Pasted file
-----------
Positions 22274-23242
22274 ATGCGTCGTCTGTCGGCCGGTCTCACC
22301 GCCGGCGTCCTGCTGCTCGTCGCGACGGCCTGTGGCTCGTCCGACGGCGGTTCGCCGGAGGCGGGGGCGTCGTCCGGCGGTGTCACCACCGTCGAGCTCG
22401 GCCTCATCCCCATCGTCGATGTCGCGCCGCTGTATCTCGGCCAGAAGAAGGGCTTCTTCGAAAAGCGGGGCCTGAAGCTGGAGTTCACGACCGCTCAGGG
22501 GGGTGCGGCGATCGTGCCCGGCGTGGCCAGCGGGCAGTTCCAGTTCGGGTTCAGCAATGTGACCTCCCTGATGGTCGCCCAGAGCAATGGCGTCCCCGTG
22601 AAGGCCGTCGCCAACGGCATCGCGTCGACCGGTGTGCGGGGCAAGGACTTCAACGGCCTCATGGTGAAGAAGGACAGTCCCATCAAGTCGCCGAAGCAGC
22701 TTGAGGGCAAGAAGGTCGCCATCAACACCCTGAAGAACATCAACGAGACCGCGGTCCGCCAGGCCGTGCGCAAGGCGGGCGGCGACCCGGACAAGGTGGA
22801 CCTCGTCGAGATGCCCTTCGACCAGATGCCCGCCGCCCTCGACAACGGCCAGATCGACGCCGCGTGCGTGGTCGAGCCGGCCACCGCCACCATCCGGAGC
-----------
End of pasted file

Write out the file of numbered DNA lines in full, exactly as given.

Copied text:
Positions 22274-23242
22274 ATGCGTCGTCTGTCGGCCGGTCTCACC
22301 GCCGGCGTCCTGCTGCTCGTCGCGACGGCCTGTGGCTCGTCCGACGGCGGTTCGCCGGAGGCGGGGGCGTCGTCCGGCGGTGTCACCACCGTCGAGCTCG
22401 GCCTCATCCCCATCGTCGATGTCGCGCCGCTGTATCTCGGCCAGAAGAAGGGCTTCTTCGAAAAGCGGGGCCTGAAGCTGGAGTTCACGACCGCTCAGGG
22501 GGGTGCGGCGATCGTGCCCGGCGTGGCCAGCGGGCAGTTCCAGTTCGGGTTCAGCAATGTGACCTCCCTGATGGTCGCCCAGAGCAATGGCGTCCCCGTG
22601 AAGGCCGTCGCCAACGGCATCGCGTCGACCGGTGTGCGGGGCAAGGACTTCAACGGCCTCATGGTGAAGAAGGACAGTCCCATCAAGTCGCCGAAGCAGC
22701 TTGAGGGCAAGAAGGTCGCCATCAACACCCTGAAGAACATCAACGAGACCGCGGTCCGCCAGGCCGTGCGCAAGGCGGGCGGCGACCCGGACAAGGTGGA
22801 CCTCGTCGAGATGCCCTTCGACCAGATGCCCGCCGCCCTCGACAACGGCCAGATCGACGCCGCGTGCGTGGTCGAGCCGGCCACCGCCACCATCCGGAGC